LAW AMENDMENT

MP withdraws bid to strip ODPP powers to appoint public prosecutors

MP Atandi says he withdrew the proposed legislation to allow further consultations

In Summary

• DPP Noordin Haji said he believes that separation of prosecution and investigation powers provides checks and balances in the system and enables accountability of decision making.

• Atandi argued that ODPP has lost many cases due to the lack of competent prosecutors in certain technical areas.

Alego Usonga MP Samuel Atandi.
Alego Usonga MP Samuel Atandi.
Image: FILE

Alego Usonga MP Samuel Atandi has dropped his bid to strip the Office of the Director of Public Prosecution of powers to appoint public prosecutors.

Atandi wrote to the Speaker of the National Assembly to announce the withdrawal of the bid through a bill.

“Reference is made to my letter dated 29 September 2021 to your office on a proposal to amend the ODPP Act 2013. I hereby write to withdraw the proposed legislation to allow further consultations,” he said in a letter dated October 7.

Director of Public Prosecution Noordin Haji said he believes that separation of prosecution and investigation powers provides checks and balances in the system and enables accountability of decision making.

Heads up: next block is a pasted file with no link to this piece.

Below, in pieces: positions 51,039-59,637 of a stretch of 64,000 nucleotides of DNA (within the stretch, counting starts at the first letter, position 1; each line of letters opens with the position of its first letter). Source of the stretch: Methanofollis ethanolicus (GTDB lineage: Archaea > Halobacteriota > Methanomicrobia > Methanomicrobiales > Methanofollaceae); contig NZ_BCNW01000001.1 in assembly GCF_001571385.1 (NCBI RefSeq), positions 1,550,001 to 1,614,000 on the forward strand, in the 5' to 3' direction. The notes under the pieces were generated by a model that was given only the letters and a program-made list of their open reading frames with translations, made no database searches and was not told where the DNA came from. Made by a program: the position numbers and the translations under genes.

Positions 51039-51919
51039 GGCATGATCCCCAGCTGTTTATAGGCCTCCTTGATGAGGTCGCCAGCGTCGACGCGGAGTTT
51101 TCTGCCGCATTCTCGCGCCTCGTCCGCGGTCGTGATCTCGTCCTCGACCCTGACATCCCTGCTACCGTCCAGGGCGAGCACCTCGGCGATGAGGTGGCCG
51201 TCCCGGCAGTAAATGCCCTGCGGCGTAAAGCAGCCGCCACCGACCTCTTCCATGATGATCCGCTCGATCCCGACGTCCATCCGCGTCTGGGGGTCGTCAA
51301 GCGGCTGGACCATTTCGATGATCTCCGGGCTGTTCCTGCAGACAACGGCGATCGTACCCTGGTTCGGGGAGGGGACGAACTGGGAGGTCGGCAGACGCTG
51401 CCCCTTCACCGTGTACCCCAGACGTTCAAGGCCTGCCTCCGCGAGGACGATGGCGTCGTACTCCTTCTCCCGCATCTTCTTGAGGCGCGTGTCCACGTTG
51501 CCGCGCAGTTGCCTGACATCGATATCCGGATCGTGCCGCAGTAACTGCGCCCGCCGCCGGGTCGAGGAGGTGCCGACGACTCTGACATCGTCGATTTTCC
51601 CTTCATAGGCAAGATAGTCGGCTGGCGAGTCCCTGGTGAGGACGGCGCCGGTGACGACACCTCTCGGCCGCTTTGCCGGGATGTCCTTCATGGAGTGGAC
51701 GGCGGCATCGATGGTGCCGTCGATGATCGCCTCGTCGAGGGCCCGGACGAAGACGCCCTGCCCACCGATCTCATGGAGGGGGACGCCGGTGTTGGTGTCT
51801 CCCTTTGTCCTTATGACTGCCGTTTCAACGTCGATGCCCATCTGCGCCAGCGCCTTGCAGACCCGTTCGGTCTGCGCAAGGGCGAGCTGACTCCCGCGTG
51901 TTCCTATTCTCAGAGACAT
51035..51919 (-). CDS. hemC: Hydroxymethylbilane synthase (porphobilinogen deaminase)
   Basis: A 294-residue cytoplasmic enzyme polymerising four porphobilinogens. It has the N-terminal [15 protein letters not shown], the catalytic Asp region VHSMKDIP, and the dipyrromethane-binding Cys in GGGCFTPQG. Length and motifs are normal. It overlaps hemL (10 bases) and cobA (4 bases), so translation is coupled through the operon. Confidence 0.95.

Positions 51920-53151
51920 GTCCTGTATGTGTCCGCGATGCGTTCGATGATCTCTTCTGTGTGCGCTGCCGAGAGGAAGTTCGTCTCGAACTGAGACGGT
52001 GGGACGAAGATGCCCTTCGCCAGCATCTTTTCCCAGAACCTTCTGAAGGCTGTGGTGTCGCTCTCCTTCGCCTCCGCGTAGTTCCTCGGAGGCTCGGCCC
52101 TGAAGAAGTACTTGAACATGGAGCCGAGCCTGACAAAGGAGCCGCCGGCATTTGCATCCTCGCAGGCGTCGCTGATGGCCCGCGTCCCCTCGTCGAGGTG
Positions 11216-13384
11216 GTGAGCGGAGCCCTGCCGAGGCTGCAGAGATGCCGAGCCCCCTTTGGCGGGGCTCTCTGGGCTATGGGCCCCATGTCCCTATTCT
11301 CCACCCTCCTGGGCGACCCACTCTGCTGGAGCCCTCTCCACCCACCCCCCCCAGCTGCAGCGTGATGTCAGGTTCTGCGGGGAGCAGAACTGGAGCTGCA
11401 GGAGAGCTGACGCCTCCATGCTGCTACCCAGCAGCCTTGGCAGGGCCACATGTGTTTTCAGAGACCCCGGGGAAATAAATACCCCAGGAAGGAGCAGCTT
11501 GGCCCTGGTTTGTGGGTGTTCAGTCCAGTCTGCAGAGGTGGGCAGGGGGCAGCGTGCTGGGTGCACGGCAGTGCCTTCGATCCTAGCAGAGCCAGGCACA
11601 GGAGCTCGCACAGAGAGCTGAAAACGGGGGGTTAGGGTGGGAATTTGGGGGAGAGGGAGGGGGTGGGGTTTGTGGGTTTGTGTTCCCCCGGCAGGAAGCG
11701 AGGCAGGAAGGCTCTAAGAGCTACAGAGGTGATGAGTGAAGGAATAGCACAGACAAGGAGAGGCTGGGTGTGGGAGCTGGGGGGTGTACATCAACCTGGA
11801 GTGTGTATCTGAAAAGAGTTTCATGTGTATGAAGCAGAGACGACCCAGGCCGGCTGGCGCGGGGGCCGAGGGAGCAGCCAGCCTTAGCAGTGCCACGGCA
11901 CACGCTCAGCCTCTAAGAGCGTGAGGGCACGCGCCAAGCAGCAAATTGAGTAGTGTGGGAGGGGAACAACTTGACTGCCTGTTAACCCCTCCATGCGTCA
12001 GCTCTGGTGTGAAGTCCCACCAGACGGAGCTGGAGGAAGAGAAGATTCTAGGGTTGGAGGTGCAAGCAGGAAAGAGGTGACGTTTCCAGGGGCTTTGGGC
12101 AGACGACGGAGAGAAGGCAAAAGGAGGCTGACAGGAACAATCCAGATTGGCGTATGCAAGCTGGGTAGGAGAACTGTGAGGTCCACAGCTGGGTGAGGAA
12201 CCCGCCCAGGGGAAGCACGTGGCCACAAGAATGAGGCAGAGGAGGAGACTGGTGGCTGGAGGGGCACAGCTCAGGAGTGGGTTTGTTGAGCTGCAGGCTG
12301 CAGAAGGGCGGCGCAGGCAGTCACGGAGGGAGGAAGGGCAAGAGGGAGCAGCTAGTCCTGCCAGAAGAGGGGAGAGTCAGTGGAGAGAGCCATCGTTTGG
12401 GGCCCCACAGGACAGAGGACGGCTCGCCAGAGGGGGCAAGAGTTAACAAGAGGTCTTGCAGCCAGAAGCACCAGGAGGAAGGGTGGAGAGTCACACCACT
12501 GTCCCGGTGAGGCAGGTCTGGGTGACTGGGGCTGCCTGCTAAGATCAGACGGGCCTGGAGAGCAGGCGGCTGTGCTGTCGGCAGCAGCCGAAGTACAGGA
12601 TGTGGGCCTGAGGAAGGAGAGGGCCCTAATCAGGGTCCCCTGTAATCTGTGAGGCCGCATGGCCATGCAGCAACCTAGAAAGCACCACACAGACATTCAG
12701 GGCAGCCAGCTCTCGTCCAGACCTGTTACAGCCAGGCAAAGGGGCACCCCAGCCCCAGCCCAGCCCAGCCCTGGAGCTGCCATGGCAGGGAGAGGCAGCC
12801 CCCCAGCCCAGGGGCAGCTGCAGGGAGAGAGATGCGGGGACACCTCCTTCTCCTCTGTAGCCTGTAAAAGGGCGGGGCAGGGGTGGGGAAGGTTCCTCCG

“It is for this reason, the ODPP has never sought to be equipped with investigative powers,” he said.

He added any attempt to amend laws to take away the independence of the prosecutorial framework should be vehemently opposed for its unconstitutionality.

“As ODPP we will continue to work with all actors in the criminal justice system, to collaborate and cooperate on our different mandates,” he said.

The draft legislative proposal wanted powers to appoint public prosecutors to be vested in the Directorate of Criminal Investigations (DCI).

Atandi argued that ODPP has lost many cases due to the lack of competent prosecutors in certain technical areas.

“For instance, officers at the DCI are trained in cybercrime, forensics, ballistics, scenes of crime analysis, scene of crime reconstruction, homicide, land fraud etc which have been a challenge for some of the ODPP prosecutors when handling matters from the DCI,” states the proposal.

“These DCI investigators have been trained locally and internationally in their fields of specialisation. Moreover, the DCI has a number of advocates of the High Court who are also trained in investigations,” it adds.

The draft says in the interest of justice, Parliament ought to stamp its authority and demand that all the laws that it has passed giving prosecutorial powers and which have been quashed by one act should be amended to revert the powers back to the various entities.

It states that the ODPP Act, 2013 gave all the prosecutorial powers to one body, which has been unable to provide the much-needed service.

Edited by D Tarus